At the November 11, 2014 Oakland Township Board meeting, Supervisor Gonser had a proposed Oakland Township Veterans Memorial presentation given to the Board and the public. The Veterans Memorial proposal was met with positive feedback. The less than positive feedback from the public came from two issues. One was Gonser’s proposed location, the other was his method of bringing this concept forward. Fortunately, the Board requested that, before the Township take any further action on this topic, a nonprofit organization (501c3) be created to pursue the details (including financing) for this project.
At the November 11 BOT meeting, Supervisor Gonser had Steven McKay, an architect that Gonser stated had been working with ‘the Township’, present three conceptual drawings for a Oakland Township Veterans Memorial. The proposed location was in the Paint Creek Cider Mill parking lot near Paint Creek and the recently redone bridge over Orion Road.
There were many citizens present who supported the desire for a Veterans Memorial in Oakland Township. However, several people were opposed to what was being presented. The major issue raised was the proposed location. Several citizens thought that the location was inappropriate, and wanted other locations to be considered.
Several citizens expressed concern that this was another project that Gonser was bringing forward without input from others. Gonser stated that he did get help from other citizens, but did not disclose their names. He did not acknowledge getting input from either the Parks Commission, Historic District Commission or other Township staff. One citizen shared his concern that this project would result in failure, just like another project Supervisor Gonser initiated without any other input from Township Board members or Commissions.
Supervisor Gonser stated:
“This site was chosen with the help of others.”
“There is no reason that this memorial can’t go forward more quickly than subcommittee and process would permit.”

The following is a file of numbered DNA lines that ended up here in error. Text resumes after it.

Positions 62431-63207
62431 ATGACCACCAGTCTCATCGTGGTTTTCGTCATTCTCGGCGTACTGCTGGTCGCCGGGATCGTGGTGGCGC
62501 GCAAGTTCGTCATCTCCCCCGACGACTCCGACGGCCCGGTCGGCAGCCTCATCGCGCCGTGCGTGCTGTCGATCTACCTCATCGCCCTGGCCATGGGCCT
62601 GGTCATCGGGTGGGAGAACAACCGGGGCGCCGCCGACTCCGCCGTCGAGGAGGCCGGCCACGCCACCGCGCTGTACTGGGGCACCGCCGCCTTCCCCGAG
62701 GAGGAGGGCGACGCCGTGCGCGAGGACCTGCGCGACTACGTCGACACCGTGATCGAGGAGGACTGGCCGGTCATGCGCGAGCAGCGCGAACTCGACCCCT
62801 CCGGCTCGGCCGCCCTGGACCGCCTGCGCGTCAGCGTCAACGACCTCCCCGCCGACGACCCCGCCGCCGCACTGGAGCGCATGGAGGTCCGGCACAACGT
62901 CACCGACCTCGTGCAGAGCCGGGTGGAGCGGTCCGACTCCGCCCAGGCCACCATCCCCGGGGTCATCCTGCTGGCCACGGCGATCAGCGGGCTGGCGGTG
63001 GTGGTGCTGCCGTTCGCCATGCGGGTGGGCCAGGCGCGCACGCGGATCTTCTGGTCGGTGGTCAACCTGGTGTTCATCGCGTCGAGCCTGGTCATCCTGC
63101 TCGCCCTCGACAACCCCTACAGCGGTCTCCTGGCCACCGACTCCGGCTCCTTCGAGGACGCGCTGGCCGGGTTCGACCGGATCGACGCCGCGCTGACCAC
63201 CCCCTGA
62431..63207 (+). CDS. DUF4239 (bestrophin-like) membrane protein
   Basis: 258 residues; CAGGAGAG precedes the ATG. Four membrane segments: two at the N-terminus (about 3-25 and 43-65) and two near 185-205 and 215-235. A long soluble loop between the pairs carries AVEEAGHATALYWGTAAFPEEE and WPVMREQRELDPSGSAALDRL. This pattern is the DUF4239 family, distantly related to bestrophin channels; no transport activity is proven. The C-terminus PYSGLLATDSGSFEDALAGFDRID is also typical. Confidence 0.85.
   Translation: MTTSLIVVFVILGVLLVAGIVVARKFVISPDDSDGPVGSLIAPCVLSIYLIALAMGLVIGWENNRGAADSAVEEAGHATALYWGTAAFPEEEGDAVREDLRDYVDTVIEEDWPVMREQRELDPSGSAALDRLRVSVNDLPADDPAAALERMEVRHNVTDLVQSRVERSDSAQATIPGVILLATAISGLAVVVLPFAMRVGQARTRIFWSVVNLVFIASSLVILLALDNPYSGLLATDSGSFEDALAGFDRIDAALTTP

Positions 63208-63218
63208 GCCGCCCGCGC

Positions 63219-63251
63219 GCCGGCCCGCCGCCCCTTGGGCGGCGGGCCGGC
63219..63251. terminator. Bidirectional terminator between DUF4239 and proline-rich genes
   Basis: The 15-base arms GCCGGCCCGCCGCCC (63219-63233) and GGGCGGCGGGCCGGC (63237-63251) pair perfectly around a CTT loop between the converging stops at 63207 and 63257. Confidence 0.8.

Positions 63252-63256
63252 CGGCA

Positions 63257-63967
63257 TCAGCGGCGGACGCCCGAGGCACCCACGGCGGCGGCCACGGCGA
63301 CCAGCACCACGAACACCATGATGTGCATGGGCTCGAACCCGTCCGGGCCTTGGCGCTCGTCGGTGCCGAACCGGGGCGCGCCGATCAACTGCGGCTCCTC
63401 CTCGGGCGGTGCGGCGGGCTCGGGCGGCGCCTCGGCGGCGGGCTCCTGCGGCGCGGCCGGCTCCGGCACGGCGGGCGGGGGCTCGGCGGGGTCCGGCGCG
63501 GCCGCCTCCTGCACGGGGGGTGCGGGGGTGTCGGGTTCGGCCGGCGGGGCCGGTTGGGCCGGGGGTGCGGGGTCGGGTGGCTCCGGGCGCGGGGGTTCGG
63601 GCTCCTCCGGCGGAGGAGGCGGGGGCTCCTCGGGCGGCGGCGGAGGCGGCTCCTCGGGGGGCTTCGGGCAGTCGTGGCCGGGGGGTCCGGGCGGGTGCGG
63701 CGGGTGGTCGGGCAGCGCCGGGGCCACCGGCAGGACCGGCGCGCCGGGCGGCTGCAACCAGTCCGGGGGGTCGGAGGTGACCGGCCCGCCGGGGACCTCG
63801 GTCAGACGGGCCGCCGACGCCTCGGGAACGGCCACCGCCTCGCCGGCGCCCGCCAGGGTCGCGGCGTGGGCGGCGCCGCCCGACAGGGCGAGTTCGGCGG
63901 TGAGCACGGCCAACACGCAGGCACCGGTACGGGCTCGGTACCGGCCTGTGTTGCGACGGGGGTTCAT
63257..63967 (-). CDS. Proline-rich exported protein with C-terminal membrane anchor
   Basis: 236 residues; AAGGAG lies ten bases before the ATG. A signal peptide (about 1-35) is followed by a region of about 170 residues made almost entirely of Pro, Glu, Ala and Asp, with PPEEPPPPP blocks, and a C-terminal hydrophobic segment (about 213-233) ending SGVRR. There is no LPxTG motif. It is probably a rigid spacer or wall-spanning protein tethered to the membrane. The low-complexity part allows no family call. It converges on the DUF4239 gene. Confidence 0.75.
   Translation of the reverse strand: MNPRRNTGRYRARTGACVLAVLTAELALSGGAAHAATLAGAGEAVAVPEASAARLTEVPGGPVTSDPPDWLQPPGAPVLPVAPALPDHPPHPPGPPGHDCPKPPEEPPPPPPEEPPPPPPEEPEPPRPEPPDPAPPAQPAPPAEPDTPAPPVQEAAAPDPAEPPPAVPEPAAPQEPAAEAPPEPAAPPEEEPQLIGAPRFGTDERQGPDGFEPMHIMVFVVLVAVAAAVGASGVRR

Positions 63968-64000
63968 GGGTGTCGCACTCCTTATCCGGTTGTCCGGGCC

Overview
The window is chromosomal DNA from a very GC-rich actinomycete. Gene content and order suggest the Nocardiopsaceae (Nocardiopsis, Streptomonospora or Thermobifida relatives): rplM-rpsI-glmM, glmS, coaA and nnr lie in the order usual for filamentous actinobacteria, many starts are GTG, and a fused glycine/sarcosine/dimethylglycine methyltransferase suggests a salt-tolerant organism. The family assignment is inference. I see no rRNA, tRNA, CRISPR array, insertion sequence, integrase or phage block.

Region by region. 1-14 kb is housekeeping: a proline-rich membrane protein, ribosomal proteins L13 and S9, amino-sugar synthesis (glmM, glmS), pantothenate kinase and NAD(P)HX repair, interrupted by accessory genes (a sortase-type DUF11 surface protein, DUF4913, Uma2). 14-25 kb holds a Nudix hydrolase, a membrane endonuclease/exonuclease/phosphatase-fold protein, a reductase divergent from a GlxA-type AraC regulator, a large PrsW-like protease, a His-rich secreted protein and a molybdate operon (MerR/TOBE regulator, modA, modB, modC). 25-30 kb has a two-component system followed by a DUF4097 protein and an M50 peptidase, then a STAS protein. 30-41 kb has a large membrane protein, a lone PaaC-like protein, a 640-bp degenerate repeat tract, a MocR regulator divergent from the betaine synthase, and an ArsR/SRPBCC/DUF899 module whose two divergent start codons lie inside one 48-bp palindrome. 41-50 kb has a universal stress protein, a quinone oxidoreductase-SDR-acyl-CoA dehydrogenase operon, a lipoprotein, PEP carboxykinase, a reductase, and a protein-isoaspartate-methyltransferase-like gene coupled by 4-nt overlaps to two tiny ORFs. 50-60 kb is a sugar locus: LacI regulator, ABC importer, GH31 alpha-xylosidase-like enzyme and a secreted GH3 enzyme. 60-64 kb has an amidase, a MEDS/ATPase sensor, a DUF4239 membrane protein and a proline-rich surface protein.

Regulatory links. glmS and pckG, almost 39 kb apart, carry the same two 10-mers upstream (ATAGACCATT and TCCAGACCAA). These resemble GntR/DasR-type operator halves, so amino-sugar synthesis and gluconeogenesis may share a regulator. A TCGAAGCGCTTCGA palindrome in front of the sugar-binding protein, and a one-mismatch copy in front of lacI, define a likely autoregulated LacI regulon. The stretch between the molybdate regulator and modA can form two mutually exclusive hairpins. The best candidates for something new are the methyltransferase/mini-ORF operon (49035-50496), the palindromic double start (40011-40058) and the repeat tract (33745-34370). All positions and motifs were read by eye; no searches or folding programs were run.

He did not apologize for how he brought forward the project, and then suggested that the Board approve the use of this property or let the concept die. It was a childish display of ‘my way or the highway!”
Fortunately, the Board requested that, before taking any action on this concept, a nonprofit organization be created that would take the lead on working through the details. Their proposals would then be reviewed by the Township Board and other Commissions, ensuring that it was truely what the entire community desired.
As a reminder, Supervisor Gonser, during the August 13, 2013 BOT meeting, stated “Process is everything!” when a proposal he did not support was rejected because it had not followed the approved township process. Apparently processes are not necessary when HE wants to do something. Here is his statement:
Why is this important to the citizens of Oakland Township? This is yet another example of Supervisor Gonser’s approach to unilaterally taking action on items without soliciting input from others. The idea may be a good one, but his approach to getting things started on projects seems to be centered about making sure that his name, and his alone, is associated with the idea. He stated that the architect “had been working with the Township”, yet the only Township personnel who he had been working with was Gonser. In Gonser’s eyes, HE is the Township. His continued efforts to change the political structure of Oakland Township to a ‘Strong Supervisor’ form of governance is consistent with his behavior.
This proposal was, not accidentally, introduced on Veterans Day. It appeared to be a political display by Gonser. Prior to the meeting, the author of this post overheard one individual tell the person who presented the proposals, “I was asked by Gonser to come out and speak in support of the memorial.” Clearly there is nothing wrong with this, but Gonser’s real motives come into question.
During the discussion of this proposal, the author of this post pointed out that he found it ironic that the Supervisor and the Board appeared to support a memorial to veterans, but were not supportive of the Blossom Ridge development that would have provided housing for crippled veterans in Oakland Township. The Crippled Veterans of America – Michigan Chapter was part of the Housing Discrimination complaint against Oakland Township over the Blossom Ridge Development.
The Board’s decision to reject the Blossom Ridge Special Accommodation Request was clearly a political one. Their future support for the Memorial will probably also be based on politics.